[[Category:City tax, California, 2011]]
 
[[Category:Local sales tax, California, 2011]]
 
[[Category:Local sales tax, California, 2011]]

Latest revision as of 08:09, 21 March 2014

A San Francisco Sales Tax, Proposition G was on the November 8, 2011 ballot for voters in San Francisco, where it was handily defeated.

If Proposition G had been approved, the City of San Francisco's sales tax would have increased by 0.50% (one-half of one percent) for 10 years. This would have brought the total sales tax paid on sales of goods and services in the city to 9.0%. It was expected that the Proposition G sales tax increase would have resulted in about $60 million annually for the city. The tax increase would have gone into effect in April 2012.[1]

A 2/3rds supermajority vote was required for approval.

Election results

San Francisco Proposition G
ResultVotesPercentage
Defeatedd No100,50653.87%
Yes 86,075 46.13%
Election results are from the San Francisco elections office as of 5:30 a.m. PST on Thursday, November 24, 2011.

Support

The official voter guide arguments in favor of Proposition G were signed by:

  • Renita Abram, In Home Supportive Services Care Provider
  • Neal Cavellini, San Francisco Firefighter
  • Michael Evans, San Francisco Police Officer

They made these arguments:

"Proposition G would ensure that our cops and firefighters can protect our neighborhoods in the event of an earthquake or other natural disaster."
"There is no time more crucial than now to preserve our vital public safety and social services which directly benefit San Francisco seniors and working families."
"San Francisco has the highest percentage of seniors in an urban area in the State. By 2025, 1 in 5 San Franciscans will be older than 65. The number of people older than 85 will also have doubled. Proposition G will ensure that our seniors do not lose the care they need."

Opposition

The official voter guide arguments opposing Proposition G were signed by the San Francisco Republican Party. The argument they made in the voter guide was:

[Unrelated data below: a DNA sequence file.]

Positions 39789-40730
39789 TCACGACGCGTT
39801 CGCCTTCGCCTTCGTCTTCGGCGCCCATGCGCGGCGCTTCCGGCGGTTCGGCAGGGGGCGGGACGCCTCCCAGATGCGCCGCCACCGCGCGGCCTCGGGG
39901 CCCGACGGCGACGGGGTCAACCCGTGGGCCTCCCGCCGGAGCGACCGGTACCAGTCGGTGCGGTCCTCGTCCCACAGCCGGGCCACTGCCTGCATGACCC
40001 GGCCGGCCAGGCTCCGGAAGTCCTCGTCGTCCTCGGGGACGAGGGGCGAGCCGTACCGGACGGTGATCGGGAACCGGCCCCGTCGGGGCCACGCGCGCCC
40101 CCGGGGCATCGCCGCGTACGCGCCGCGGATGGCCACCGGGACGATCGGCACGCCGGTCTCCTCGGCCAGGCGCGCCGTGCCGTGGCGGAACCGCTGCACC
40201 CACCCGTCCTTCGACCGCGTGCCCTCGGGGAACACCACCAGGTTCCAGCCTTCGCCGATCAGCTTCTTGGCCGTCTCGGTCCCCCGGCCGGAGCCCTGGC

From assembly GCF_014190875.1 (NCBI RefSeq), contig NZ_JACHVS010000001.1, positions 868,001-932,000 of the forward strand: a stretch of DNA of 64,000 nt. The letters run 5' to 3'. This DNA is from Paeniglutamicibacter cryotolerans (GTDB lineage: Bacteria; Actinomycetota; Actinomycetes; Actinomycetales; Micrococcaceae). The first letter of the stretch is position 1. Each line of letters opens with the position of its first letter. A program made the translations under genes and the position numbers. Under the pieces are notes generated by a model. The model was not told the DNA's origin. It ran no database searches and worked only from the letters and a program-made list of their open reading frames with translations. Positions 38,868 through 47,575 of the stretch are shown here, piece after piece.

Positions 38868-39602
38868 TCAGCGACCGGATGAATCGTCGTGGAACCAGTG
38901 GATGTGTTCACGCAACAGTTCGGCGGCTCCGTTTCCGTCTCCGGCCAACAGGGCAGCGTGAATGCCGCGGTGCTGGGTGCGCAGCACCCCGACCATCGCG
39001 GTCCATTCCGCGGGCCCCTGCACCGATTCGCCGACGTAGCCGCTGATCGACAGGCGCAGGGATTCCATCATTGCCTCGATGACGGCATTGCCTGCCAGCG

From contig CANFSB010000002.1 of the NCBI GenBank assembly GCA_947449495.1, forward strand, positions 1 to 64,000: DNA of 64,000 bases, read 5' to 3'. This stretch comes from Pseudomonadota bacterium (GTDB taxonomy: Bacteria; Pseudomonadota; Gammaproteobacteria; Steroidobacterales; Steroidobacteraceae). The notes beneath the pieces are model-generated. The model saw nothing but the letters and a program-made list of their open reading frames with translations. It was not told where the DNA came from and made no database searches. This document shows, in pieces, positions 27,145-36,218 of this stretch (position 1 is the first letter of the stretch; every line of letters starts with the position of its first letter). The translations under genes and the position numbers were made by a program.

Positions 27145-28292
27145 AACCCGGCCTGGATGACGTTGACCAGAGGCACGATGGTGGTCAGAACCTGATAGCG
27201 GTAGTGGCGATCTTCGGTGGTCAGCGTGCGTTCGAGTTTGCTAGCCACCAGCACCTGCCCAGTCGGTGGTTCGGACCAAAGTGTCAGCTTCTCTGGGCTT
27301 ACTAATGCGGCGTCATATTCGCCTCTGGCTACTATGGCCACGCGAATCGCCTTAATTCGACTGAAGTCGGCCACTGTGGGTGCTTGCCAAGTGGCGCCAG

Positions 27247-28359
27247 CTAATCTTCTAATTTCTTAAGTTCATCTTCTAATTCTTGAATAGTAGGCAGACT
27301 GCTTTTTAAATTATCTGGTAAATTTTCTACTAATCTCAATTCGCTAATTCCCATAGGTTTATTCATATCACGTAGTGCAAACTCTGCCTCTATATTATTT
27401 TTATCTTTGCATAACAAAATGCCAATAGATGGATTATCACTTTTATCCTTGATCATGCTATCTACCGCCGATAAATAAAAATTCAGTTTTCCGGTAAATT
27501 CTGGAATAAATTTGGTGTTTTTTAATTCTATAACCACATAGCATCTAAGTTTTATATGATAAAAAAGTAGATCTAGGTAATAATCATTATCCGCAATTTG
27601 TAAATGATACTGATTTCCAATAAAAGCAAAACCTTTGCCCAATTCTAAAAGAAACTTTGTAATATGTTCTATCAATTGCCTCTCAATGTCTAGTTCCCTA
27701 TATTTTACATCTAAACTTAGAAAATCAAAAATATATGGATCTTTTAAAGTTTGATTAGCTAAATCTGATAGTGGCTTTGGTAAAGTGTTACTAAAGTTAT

"A time of high unemployment with many San Francisco families struggling to make ends meet is not the time to increase taxes. The city already has a $6.8 billion budget, more than $11,000 per resident, which should be more than enough to cover the cost of local government."
"We already have more than 26,000 city employees. This measure is almost certain to result in an even more bloated city payroll, thereby increasing our unfunded pension liability."
"History has shown that more money does not lead to better services, but rather to greater waste. With all the money that they already have, city officials routinely come to us asking for bond money to pay for basic services like road repaving that should be covered by the General Fund."

The editorial board of the San Francisco Examiner opposed Proposition G, writing:

"The other problem with Prop. G is that it allows The City’s half-cent sales tax hike to remain in effect even if the state increases its sales tax rate by 0.75 percent or more beginning in 2016. It would leave a fiscal sword of Damocles hanging over San Franciscans’ heads that could result in a sales tax of 10 percent or more in The City starting in 2016.
But even without that threat, approving Prop. G would place San Francisco at a competitive disadvantage by having one of the highest sales tax rates in the Bay Area. Someone thinking of a big-ticket purchase may think twice before doing so in The City."[2]

Ballot text

The question on the ballot:

PROPOSITION G: "Shall the City increase its local sales tax by 0.50% for up to 10 years to fund public safety programs and programs for children and seniors, unless the State increases its sales tax by either 1.0% before November 30, 2011 or 0.75% before January 1, 2016?[3]

Path to the ballot

Proposition G was approved for the ballot in a unanimous August 2, 2011 vote of the San Francisco Board of Supervisors.

External links